In this retelling of Gunga Din (1939) transplanted to the 1870's American West, three cavalry officers and a bugler work together to thwart a Native American chief intent on uniting local tribes against the white man.
Sammy Davis Jr.
Montmartre, 1896: the Can-Can, the dance in which the women lift their skirts, is forbidden. Nevertheless Simone has it performed every day in her night club. Her employees use their female... See full summary »
In Nazi Germany in 1936 seven men escape from a concentration camp. The camp commander puts up seven crosses and, as the Gestapo returns each escapee he is put to death on a cross. The ... See full summary »
Dave Hirsch, a writer and army veteran winds up in his small Indiana hometown, to the dismay of his respectable older brother. He meets and befriends various different characters and tries to figure out what to do with his life.
The townsfolk of Cripple Creek fear Johnny Concho (Frank Sinatra), who acts tough and takes advantage of the populace because his brother is a notorious gunfighter. But when a stranger ... See full summary »
Danny has been in the army for 4 years, yet all he thinks about is Brooklyn and how great it is. When he returns after the war, he soon finds that Brooklyn is not so nice after all. He is ... See full summary »
Against all odds Father Flanagan starts "Boys' Town" after hearing a convict's story. Whitey Marsh comes there. He runs away but, hungry, returns. He runs away again but, when friend Pee ... See full summary »
Journalist Steve O'Malley wants to write a biography of a national hero who died when his car ran off a bridge. Steve receives conflicting reports and tales that make him question what the truth about the hero is.
Three convicts enroute to Tahiti are put to work at a children's leper hospital when their plane makes an unexpected stop on another island. There, Father Perreau is to get off and replace Father Doonan, who's been relieved of his duties by the cardinal. Once on the island, things get out of control when the volcano decides to erupt, and the Governor orders an evacuation. The convicts, priests and leper children are all on top of the island and have no sure way to get down and off to safety. All must work together if any are to survive. Written by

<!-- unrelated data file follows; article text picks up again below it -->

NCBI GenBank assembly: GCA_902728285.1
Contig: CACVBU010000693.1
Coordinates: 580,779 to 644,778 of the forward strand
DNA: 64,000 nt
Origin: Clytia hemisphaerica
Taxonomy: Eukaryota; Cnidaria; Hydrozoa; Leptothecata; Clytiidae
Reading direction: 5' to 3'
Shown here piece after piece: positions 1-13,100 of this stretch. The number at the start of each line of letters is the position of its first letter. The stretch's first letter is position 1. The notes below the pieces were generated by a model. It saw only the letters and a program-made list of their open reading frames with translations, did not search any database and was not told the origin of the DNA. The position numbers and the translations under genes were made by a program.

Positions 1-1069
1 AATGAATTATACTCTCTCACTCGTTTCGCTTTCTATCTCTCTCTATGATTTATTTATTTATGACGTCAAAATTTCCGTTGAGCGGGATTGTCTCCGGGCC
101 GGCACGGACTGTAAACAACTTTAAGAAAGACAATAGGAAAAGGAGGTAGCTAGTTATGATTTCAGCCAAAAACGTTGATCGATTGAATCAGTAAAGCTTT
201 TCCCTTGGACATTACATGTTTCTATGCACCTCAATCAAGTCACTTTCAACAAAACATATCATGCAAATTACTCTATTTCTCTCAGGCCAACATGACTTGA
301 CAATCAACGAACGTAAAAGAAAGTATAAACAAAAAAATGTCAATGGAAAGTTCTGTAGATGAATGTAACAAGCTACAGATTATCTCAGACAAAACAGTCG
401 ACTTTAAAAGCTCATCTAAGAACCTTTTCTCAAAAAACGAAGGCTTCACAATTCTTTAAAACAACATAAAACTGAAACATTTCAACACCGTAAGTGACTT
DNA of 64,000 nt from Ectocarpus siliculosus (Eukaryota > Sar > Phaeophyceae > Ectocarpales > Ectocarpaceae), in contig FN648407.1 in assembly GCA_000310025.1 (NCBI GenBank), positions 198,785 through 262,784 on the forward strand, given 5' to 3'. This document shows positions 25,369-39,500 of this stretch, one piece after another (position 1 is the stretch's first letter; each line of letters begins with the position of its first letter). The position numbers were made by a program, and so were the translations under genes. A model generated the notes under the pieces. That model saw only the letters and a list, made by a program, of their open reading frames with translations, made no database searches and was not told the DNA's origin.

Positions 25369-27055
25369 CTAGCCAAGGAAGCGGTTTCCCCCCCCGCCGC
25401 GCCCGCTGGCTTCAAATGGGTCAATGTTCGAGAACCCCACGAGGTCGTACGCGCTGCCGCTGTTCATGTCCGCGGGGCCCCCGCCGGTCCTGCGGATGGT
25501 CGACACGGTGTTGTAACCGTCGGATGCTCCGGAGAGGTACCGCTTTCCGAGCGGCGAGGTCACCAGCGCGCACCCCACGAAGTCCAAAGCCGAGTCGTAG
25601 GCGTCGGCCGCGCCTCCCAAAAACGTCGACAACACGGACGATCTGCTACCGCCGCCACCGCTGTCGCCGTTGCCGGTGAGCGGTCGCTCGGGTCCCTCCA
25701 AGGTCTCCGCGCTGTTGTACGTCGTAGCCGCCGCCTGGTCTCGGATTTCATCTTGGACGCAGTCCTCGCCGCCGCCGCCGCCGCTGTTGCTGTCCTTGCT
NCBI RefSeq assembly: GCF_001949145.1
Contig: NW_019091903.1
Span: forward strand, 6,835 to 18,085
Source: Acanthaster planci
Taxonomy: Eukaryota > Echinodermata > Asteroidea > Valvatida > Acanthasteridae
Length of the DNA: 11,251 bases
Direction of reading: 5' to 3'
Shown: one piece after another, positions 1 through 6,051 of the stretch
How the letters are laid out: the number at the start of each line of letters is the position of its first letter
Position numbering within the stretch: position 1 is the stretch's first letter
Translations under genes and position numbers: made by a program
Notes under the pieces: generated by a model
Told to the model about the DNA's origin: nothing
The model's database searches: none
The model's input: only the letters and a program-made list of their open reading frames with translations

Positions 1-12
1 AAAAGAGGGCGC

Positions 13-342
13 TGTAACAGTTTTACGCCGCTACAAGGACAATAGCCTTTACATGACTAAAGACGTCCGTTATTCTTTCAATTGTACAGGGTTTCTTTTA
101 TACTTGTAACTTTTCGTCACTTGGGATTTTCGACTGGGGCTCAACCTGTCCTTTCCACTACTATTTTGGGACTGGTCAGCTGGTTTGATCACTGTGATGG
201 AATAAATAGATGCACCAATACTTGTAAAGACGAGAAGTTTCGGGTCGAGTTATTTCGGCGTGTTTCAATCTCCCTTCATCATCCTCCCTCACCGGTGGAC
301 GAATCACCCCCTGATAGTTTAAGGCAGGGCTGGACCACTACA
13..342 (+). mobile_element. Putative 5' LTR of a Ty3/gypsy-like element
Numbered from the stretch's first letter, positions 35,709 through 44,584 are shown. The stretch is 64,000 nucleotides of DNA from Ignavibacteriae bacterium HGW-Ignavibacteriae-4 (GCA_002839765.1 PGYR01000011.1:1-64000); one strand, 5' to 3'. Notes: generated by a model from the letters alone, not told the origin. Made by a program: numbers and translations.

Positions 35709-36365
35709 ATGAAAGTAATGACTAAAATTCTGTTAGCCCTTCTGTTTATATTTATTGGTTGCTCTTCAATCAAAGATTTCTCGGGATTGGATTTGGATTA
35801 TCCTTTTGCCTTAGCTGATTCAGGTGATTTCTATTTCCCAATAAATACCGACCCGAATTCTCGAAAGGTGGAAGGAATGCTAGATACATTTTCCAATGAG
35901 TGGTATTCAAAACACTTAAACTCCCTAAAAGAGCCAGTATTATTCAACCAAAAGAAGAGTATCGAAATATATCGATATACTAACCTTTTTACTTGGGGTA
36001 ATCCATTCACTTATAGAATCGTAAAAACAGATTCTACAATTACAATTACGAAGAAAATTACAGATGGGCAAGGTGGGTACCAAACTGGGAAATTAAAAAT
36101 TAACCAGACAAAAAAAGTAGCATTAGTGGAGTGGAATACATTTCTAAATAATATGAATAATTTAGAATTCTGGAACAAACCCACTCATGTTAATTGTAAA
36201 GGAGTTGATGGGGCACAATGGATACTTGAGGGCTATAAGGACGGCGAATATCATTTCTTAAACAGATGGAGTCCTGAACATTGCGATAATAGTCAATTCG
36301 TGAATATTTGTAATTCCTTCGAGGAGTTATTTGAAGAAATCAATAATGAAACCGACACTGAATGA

Apparently, at the time of this film's theatrical release, Spencer Tracy said of Frank Sinatra, "Nobody at Metro [MGM] ever had the financial power Sinatra had today." See more »
When one of the convicts has fallen in the mud pit, a bald headed man in dark clothing (crew member) can be seen behind the fauna to the right, pulling him with a rope further from rescue from Frank Sinatra's character. See more »
Hey, Holy Joe, we don't owe you nuttin', so don't start pushin'.
Father Matthew Doonan:
Where you from, tough guy? I hear echoes.
I've been around... What's it to ya?
Father Matthew Doonan:
You spit your T's. That'd be Jersey, I guess, maybe Jersey City. Hunh! I came from just across the River - Hell's Kitchen. We used to eat punks like you.